I am having some trouble with this code here, for some reason it refuses to run, claiming "array type int[n] is not assignable. This project started out as an attempt to try to make working functions that I’d reference in the main code, however I was having enough trouble I decided to just try to make a normal project work first before trying to make it translate into a more complex form. I compared my layout to another example online that supposedly works, it is nearly a carbon copy unintentionally. I’m not certain what is wrong with it. That being said, I am a beginner and teaching myself from a textbook and then creating assignments for myself to try to practice creating unique projects myself.
Thank you all so much, don’t hold back if you see any glaring issues, or poor programming style/etiquette. I tend to do commenting at the end of a project when it is finally working, so I do recognize that is something I should probably have already. I’ll post the code in here
Hi! Welcome to Codecademy forums.
The problem is that you are initializing the array with the length j before j having a value, that’s not permitted to do so. Try changing orders and set j’s value before declaring the array.
Fantastic thank you so much!
Always! Arrays in C++ can get confusing, good luck on your journey!
So I did give a shot rearranging the order and declaring the value of j, in addition to making sure “arry” and “j” had the same value type, as i previously was intermixing double and integer. Sadly that didn’t seem to work still, unless if I’m missing something. I included an image of the error list and also the new code. I may have also botched up what you advised I do.
Ok, so arrays in C++ works somewhat different from many languages. The array you want is a dynamic array ie its length can be determined after compiling (the user can choose the length) but the initialization you use is one for a fixed array. Fixed array’s lengths has to be known before compilation.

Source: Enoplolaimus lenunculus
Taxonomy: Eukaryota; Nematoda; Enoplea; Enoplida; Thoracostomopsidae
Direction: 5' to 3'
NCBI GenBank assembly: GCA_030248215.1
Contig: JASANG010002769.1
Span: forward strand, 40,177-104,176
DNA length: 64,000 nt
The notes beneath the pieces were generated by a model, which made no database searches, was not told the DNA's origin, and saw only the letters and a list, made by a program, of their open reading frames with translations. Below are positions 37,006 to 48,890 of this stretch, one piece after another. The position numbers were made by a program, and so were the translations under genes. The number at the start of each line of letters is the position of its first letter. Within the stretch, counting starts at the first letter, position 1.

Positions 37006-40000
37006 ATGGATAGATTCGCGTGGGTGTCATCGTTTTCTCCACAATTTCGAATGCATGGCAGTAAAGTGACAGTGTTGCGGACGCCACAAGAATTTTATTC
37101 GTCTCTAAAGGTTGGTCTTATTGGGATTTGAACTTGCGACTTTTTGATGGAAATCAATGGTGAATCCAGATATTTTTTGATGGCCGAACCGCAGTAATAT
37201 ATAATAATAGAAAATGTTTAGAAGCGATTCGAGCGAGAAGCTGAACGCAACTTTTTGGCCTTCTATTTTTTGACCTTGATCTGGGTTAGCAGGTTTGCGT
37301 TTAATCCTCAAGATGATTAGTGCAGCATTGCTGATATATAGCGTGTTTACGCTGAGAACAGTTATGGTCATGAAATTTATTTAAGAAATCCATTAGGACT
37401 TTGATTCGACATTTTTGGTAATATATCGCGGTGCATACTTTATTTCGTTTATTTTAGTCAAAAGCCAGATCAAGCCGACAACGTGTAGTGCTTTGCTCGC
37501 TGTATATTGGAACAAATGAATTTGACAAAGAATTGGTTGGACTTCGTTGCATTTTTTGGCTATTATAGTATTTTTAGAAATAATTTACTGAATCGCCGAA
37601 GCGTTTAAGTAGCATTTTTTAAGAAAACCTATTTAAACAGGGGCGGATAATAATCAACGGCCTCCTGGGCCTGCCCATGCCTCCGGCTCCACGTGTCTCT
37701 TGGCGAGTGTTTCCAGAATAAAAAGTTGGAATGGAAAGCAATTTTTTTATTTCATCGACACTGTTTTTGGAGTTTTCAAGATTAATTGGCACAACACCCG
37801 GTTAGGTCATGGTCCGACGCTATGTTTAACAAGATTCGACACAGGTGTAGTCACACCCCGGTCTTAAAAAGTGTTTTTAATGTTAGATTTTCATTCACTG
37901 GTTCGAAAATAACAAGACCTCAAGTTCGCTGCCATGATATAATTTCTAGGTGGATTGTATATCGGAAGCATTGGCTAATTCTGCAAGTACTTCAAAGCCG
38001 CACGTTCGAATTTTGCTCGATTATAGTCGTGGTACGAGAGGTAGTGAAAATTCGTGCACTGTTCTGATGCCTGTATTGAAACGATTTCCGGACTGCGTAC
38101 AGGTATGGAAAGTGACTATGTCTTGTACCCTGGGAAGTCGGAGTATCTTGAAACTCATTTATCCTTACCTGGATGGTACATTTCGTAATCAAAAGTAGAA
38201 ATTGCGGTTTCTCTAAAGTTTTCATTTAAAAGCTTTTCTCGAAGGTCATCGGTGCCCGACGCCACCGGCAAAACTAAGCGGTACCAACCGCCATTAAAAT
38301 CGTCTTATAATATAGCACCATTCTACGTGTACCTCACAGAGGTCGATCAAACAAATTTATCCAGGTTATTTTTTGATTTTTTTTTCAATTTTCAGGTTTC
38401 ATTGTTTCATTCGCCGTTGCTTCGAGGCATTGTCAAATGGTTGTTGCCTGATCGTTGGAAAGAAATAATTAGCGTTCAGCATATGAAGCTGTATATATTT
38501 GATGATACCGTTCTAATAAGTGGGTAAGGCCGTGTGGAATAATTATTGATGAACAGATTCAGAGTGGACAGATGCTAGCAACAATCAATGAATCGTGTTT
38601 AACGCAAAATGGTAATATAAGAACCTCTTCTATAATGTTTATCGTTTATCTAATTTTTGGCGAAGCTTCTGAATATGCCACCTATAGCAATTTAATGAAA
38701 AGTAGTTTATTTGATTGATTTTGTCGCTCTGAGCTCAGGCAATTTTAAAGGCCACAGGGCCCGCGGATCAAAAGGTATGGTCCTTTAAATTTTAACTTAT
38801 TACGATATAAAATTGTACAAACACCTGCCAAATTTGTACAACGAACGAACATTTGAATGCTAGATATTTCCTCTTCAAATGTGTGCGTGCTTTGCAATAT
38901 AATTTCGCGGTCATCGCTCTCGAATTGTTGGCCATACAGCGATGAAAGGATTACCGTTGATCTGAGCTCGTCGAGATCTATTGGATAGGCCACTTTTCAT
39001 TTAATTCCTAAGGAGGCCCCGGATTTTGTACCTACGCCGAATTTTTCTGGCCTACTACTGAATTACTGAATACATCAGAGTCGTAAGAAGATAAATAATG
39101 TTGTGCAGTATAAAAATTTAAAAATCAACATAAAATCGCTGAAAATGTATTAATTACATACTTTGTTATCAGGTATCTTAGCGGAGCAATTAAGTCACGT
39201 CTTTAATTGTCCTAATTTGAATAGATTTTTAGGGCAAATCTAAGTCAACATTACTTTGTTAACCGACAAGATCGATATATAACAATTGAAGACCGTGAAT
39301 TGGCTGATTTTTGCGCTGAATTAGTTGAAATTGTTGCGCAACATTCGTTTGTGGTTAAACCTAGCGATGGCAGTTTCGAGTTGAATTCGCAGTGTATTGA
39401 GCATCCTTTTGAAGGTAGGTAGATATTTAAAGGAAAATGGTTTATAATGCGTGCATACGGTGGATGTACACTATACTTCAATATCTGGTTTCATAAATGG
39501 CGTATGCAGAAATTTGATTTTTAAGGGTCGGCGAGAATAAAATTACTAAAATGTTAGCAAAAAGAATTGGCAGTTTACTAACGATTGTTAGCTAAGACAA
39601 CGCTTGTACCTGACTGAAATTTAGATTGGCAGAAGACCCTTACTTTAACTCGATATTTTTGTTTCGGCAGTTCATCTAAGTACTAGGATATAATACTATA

Dynamic arrays are somewhat advanced for a beginner and you need more stuff the learn before like pointers. Especially pointers. You can refer here to read more https://www.learncpp.com/cpp-tutorial/dynamically-allocating-arrays/
Edit: I forgot to mention some compilers will actually compile and work the code will work the intended way but it’s not a good practice and will cause problems like one you are dealing. That would explain the working example you saw. I tried an online compiler and it worked as expected with just the change of order like:
Ok thank you for double checking on that for me, it’s very much appreciated. I definitely will take your advice and program this properly in a way that works on visual studio, just seems like it would develop better habits. I may also consult you on an example of code that I saw in a book I was reading that didn’t work when I typed it in verbatim. It is “C++ without fear” by Brian Overland. He had an example piece of code relating to sorting arrays, where he changed the variable name halfway through the code.